Transcript: Interview with Sarah Wayne Callies, AJC.com
Actress and IRC Voice Sarah Wayne Callies visits students from the International Rescue Committee's Youth Futures after school program in Atlanta. (Photo: Joeff Davis)
Interview with Sarah Wayne Callies, teaser from season 2 of ‘The Walking Dead’ - Story posted by Rodney Ho, Atlanta Journal Consitution, June 23, 2011
Partial transcript of accompanying AJC.com video. Transcript thanks to Sparked.com volunteer Andrea Stewart:
Rodney – Okay, this is Rodney Ho with AJC.com I’m here at Katmandu Kitchen and Grill here in Clarkston, GA and I’m here with Sarah Wayne Callies. She is, if you are a “Prison Break” fan you remember her as Sarah Tancretti, if you are a “Walking Dead” fan; Laurie Grimes. And you are here in Atlanta, why? What brings you here to Atlanta? Tell us a little about IRC.
Sarah – Well I’m here shooting the second season of “Walking Dead” and I’m here as a voice of the IRC taking a look at the Atlanta operations. It’s a resettlement center, so there are refugees from all over the world. I think this is one of the most diverse resettlement centers.
Rodney – Yes. Who have you gotten to meet? What people? People from what countries have you gotten to meet this morning?
Sarah – All over. Let’s see, we were at the house of a family from Afghanistan, we were at the house of a family from Congo. I met a bunch of people at the Women’s Language Class from Afghanistan, Uzbekistan, Iraq, Butan, Burma. Those were the women at my table. I think there are refugees here from Somalia. And I believe there are there’s someone from North Korea, there’s Chinese; anywhere there’s a need for someone to be resettled.
Rodney – As a voice, what is your role for the International Refugee Committee?
Sarah – I think for the moment my role as a voice for the IRC is to help divest them of some of their modesty. They have been doing such incredible work for so long. They were founded in 1933 at the suggestion of Albert Einstein. Among the first people who founded the organization that became the IRC was Diego Rivera. They have been doing amazing work. They have been getting people from harm to home, which is their slogan, for an incredibly long time and they are great at what they do, yet they are one of the best kept secrets in the U.S. non-profit community. And what I would like to do is get more people involved. Obviously people donating money, but also donating time to do English as second language job skills, you know my husband is tutoring with them.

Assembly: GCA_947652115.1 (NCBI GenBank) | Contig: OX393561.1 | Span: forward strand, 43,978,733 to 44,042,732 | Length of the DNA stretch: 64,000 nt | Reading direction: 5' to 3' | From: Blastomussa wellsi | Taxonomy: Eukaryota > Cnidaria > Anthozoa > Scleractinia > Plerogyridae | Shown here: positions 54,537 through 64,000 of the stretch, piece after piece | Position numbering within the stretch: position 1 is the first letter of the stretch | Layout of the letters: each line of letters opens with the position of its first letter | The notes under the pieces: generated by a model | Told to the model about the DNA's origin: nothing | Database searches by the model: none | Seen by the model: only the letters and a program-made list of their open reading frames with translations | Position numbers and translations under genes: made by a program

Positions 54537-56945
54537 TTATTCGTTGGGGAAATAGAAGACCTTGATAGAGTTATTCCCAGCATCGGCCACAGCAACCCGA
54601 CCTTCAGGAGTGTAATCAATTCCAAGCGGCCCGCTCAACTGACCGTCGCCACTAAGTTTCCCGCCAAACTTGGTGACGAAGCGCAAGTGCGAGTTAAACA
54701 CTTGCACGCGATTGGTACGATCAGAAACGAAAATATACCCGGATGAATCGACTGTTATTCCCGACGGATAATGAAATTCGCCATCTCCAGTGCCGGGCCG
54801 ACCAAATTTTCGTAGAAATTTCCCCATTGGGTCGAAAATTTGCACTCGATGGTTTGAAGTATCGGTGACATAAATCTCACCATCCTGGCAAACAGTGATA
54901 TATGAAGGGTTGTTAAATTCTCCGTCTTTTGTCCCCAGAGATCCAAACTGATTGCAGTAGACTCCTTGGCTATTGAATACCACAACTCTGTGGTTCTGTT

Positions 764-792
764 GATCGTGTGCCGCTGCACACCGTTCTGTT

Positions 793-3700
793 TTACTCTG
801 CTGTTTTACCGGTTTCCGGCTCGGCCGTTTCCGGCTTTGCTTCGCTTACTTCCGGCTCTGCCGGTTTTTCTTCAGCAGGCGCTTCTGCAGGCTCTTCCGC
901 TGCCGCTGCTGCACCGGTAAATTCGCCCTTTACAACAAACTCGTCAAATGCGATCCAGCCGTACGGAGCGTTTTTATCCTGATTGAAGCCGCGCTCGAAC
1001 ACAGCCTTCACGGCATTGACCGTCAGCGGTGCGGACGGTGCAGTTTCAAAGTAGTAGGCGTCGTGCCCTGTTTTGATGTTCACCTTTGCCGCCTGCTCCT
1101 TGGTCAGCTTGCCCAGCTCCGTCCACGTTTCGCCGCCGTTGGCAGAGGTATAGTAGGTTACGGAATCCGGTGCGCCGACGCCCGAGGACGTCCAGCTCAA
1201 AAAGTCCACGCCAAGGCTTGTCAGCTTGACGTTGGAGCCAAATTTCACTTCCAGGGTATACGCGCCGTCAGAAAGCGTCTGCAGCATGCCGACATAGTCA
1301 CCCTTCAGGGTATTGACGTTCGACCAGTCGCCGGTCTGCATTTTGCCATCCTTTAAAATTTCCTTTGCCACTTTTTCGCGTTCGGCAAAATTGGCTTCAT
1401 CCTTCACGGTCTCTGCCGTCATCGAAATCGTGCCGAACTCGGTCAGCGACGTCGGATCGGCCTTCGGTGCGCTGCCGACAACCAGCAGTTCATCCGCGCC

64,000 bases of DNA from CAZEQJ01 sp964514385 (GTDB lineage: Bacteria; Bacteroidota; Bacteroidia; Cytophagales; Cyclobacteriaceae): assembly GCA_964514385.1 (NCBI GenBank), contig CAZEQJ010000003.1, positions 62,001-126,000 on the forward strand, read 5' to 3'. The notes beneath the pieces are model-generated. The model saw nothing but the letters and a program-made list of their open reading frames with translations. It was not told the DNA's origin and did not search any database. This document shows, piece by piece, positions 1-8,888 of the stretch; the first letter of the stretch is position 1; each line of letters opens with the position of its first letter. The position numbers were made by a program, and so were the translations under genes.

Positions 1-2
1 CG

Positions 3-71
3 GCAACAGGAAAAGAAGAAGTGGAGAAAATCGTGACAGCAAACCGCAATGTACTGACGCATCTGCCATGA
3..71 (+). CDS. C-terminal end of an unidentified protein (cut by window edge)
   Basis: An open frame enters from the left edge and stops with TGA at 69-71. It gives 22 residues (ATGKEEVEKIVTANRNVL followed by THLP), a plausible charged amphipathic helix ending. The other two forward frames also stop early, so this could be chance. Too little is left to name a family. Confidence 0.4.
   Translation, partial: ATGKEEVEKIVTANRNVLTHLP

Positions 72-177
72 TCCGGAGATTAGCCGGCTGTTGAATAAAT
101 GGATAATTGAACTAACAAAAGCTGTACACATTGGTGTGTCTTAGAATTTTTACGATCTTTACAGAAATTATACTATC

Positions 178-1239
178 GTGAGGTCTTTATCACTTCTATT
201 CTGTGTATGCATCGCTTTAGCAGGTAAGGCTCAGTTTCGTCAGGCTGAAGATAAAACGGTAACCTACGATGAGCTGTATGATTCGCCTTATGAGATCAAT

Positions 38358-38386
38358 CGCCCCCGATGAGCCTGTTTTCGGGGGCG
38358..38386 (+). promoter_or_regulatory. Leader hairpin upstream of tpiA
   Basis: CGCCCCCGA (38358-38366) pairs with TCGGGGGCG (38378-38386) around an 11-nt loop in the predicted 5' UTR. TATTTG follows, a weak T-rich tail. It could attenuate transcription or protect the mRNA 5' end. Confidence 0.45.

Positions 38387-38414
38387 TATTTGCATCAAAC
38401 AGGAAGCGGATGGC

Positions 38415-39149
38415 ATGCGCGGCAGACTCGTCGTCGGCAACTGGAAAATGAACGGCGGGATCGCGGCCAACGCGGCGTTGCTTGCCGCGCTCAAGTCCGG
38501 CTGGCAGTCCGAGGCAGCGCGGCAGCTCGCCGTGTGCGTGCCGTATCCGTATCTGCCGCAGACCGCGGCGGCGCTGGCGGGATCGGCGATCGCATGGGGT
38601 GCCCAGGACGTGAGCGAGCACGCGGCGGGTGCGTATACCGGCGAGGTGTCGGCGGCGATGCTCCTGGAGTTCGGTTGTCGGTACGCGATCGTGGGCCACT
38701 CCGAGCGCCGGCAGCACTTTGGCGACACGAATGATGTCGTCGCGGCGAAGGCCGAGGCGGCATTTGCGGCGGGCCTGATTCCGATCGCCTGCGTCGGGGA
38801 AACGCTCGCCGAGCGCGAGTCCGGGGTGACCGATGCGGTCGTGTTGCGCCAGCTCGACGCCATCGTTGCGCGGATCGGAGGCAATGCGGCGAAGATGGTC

Rodney – How did you even hear about them?
Sarah – I heard about them for the first time when I had just moved to New York. My husband was looking for a summer job, because he was teaching, and he came across the position for the IRC in the (can’t understand what she says here) and we were sort of enthralled, and so we just took a look at what they were doing and we just felt this was the kind of work that we really wanted to be involved in.
Rodney – So you’ve been volunteering for quite a long time with them?
Sarah – Volunteering and donating for quite a long time. You know my grandfather was a refugee. He came to this country as a refugee. At the time that he came, the IRC did not exist in the U.S. and he got into a whole pack of trouble. It took him about a dozen years to land on his feet. And I think about organizations like this that help form a bridge between the devastation and the loss and the grief that people are experiencing where they have always called home and the alienation and the adjustment and confusion of the new home in the U.S. The IRC is a bridge. And my grandfather…
Rodney – Yeah, being born here you almost can’t even imagine the upheaval.
Sarah – I don’t think you can. And that’s a great blessing.
Rodney – And it’s so different from when people voluntarily emigrate here. You know, it’s a different situation.
Sarah – Yeah. It’s one thing to choose to leave your country, and it’s another for your country to say you are no longer welcome there, and that if you stay you and your family will be tortured or murdered or marginalized.
Rodney – That’s just awful. Yeah.
Sarah – I can’t quite wrap my head around that, yet the closest I can come is, you know oddly, I’m working on the “Walking Dead” right now.
Rodney – Yes, it is an odd plot line. Because effectively, yeah, you are a refugee in your own country because you are being massacred by zombies. Which is amusing in a weird sense, but…
Sarah – Yes, it’s so easy to make a joke out of it, but you sort of want to be careful about it. It’s true. These are people, who, their government has fallen, there’s no religious institutions, there’s not charitable institutions, there’s no one they can depend on. Their children are in constant danger and that’s our job to sort of make believe that that’s true, and yet that is the reality for millions of people around the world. For those of us born in a place like this, the United States, where we are so fortunate to not have those concerns, it just sort of makes sense to me to kind of reach a hand out.
You can watch the full video interview on AJC.com here.